Lockdown chat with Patrick

On June 2nd, Patrick Crozier and I had another of our recorded conversations, this time about Lockdown.

In the course of this, I refer to a photo that I did take, and a photo that I didn’t take. The photo that I did take was this:

That being me, and another bloke, recording the fact of empty shelves in Sainsburys. The photo that I didn’t take, but talk about with Patrick, is the one I should also have taken of how the shelves laden with less healthy food – crisps, chocky bickies etc. – were crammed with yet-to-be-sold stuff, a lot of it offered at discount prices.

Patrick, in his posting about this chat, mentions something he thought of afterwards but didn’t say during, which is that what may have been going on with the crisps and bickies was not that people were shunning unhealthy food, but rather that they were shunning party food, on account of there suddenly being no parties being had. Good point. In my photo above, you can see in the distance, the drinks section. Plenty of drink still to be had also.

I remember, when I used to do chat radio, I used to regret not having said things I should have said, either because I had them in mind but forgot, or because I only thought of them afterwards. But, in due course, I realised that what mattered was what I did say. If that was reasonably intelligent and reasonably well put, then I did okay. People wouldn’t say: Ooh, but he forgot to mention blah blah. They would merely decide whether they liked, or not, what I did say.

Well, this time around, I think there was a huge elephant in the virtual room that we didn’t discuss, which I am sure some listeners would expect us to have at least mentioned. Sport. As in: There hasn’t been any! Patrick and I are both sports obsessives. He is a Watford fan. But he has had no Premier League relegation battle to warm his heart during the last few months. I love cricket, not just England but also Surrey. Likewise for me: nothing, despite some truly wonderful weather at a time when it’s often very grim. But, not a single sporting thing, other than ancient sportsmen reminiscing about sports contests of yesteryear on the telly. Yet we never mentioned any of that. Since a lot of the point of our chat wasn’t to yell at politicians and scientists, hut rather just to remember the oddities of our own lives now, this was a major omission. We talked, as we always do whether that’s the actual topic or not, about war, this time in connection with the question of which economic policy attitudes will prevail during whatever attempts at an economic recovery start being made in the months to come. Yet sport, the thing that has replaced war in so many people’s lives, got no mention by us.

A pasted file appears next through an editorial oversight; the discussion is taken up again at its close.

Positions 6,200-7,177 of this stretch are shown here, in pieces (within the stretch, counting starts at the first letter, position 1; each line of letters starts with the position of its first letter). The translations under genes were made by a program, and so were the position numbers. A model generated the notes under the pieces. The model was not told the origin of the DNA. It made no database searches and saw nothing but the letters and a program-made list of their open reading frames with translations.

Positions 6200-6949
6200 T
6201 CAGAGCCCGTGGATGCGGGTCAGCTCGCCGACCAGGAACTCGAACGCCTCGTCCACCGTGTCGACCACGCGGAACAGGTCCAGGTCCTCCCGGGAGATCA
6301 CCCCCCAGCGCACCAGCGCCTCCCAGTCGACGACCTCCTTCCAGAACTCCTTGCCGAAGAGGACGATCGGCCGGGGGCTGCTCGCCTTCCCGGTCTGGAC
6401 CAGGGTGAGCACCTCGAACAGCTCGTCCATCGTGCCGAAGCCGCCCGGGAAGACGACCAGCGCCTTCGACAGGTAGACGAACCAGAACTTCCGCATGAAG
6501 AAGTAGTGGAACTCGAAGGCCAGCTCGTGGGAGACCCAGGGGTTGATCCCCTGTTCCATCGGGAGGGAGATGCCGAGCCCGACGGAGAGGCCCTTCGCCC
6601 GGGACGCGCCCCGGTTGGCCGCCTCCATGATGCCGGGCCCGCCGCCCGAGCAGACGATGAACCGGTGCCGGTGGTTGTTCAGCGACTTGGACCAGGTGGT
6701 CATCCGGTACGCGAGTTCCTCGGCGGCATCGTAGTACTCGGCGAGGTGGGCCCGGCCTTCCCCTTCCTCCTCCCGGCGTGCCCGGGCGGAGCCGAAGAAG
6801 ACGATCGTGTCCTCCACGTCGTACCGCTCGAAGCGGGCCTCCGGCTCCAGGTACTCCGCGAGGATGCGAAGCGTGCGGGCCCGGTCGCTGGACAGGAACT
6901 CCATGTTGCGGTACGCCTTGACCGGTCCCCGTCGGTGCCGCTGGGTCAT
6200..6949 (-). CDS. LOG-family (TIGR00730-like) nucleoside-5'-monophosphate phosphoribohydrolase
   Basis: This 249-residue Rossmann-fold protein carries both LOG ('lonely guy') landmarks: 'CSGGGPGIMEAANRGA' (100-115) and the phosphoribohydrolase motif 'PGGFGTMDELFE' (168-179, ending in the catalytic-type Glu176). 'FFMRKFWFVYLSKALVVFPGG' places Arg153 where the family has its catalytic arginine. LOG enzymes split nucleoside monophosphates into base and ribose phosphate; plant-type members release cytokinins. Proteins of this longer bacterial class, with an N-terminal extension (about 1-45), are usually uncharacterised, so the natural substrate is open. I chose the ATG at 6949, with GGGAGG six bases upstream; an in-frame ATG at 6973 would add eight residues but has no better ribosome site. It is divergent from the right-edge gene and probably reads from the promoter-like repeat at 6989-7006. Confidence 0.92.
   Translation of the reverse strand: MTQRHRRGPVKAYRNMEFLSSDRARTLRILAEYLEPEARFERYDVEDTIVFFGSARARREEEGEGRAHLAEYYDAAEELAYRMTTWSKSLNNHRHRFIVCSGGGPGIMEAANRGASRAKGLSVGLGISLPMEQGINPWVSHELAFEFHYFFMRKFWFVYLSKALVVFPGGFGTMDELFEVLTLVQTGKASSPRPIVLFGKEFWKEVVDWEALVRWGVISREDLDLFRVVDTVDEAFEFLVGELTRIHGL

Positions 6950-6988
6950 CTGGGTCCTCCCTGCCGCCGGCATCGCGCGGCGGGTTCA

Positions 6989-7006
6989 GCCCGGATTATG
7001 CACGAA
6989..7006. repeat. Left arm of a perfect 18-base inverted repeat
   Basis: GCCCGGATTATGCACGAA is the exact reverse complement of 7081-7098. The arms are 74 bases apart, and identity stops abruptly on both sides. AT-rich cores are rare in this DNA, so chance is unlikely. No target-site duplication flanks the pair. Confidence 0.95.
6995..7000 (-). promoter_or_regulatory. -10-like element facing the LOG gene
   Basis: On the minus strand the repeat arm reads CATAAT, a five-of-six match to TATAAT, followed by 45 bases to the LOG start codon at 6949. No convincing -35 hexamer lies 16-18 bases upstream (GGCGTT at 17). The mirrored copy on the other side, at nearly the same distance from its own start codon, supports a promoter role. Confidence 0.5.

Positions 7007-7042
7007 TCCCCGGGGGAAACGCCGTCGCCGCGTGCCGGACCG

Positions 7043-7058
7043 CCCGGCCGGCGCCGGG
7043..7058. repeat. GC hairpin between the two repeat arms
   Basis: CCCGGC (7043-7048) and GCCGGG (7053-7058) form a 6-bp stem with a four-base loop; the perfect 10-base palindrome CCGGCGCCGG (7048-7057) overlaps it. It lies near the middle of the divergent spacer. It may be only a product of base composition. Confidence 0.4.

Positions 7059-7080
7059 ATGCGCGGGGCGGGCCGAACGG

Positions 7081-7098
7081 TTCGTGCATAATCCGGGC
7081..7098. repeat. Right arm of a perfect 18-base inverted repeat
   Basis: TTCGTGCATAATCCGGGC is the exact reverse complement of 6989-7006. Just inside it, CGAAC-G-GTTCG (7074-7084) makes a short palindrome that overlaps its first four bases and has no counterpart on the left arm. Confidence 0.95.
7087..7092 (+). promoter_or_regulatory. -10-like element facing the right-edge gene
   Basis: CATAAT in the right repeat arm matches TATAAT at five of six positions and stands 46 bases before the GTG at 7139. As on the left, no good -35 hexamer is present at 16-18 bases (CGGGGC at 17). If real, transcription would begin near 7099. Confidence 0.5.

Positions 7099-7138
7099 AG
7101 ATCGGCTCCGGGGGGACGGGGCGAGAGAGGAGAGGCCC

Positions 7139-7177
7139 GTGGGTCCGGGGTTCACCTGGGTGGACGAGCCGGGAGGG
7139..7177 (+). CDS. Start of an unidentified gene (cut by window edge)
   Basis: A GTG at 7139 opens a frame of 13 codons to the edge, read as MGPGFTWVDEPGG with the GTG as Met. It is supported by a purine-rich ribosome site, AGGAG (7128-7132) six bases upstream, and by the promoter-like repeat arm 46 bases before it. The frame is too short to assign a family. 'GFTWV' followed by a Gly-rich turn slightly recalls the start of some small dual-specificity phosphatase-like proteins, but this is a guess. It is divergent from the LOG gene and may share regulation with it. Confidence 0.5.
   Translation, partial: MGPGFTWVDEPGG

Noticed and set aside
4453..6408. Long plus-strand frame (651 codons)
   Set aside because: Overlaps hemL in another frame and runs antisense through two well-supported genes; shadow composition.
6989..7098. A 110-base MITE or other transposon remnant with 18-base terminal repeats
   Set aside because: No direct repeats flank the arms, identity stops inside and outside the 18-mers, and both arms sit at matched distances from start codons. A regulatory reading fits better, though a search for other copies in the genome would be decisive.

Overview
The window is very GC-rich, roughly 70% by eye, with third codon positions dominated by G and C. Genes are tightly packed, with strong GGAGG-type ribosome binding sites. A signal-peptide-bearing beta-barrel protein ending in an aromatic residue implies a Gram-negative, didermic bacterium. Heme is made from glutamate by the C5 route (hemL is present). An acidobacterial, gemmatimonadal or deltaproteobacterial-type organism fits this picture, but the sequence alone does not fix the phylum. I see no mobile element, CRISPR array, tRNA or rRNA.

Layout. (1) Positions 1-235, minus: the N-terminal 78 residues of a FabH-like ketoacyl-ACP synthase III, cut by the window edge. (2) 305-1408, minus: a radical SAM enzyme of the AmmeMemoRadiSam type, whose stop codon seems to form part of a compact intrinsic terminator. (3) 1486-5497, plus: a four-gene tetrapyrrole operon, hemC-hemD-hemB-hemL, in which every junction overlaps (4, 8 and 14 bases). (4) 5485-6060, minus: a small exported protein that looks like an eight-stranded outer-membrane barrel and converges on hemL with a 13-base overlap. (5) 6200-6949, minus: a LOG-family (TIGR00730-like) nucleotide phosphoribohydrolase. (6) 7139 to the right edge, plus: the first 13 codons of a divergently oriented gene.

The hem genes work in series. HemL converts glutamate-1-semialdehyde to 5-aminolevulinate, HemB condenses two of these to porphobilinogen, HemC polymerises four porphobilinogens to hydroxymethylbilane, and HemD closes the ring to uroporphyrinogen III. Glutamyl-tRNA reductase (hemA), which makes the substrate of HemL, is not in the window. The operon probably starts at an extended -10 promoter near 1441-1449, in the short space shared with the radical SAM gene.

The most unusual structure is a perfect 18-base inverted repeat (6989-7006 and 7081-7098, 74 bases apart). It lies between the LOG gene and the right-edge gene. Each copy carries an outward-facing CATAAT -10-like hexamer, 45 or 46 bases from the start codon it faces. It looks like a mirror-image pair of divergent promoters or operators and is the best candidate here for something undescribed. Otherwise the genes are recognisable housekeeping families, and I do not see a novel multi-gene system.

A recorded conversation by phone

Today, Patrick Crozier and I at last got around to doing the recorded conversation we failed to do earlier. About the Allied WW2 bombing offensive.

We did it down the phone rather than face-to-face, and doing it down the phone, what with the phone now being such an antiquated piece of kit, was what had caused the delay. (I am still trying to find the microphone that I swear I do own. Had I found it a fortnight ago, that would have saved Patrick a lot of bother.)

How satisfactory our conversation will turn out to be for others to listen to remains to be heard. I was a bit disorganised, not so much in what I said as in the order in which I said it. I tended to jump back and forth, or so it felt to me. But that wasn’t my phone’s fault, and communication between me and Patrick felt more exact and responsive than I had been fearing. Like most, I make constant use of my phone to keep in touch with friends and collaborators of various sorts, but mere communication is not the same as sharing a performance with whoever’s down the line. I did do performances like this on the radio back in the last century, but then I had no way to compare like with like, because each performance was different, and done with different people. This time I was able to make a more exact comparison, between this conversation with Patrick and previous conversations, of the same sort, also with Patrick. And, as I say, it felt more similar and less of a struggle than I had feared.

Accordingly, I very slightly revise my opinion about the efficacy of working at a distance. It is a little bit easier than I had earlier been thinking. Not that this will diminish the amount of work done in a city like London, and in particular in the centre of London. There is no fixed quantity of work, with more work moving to outside London automatically meaning less work being done in London. On the contrary, the easier it becomes to work outside London, the more busy London will be, keeping track of it all, placing bets on it, and generally doing its London stuff.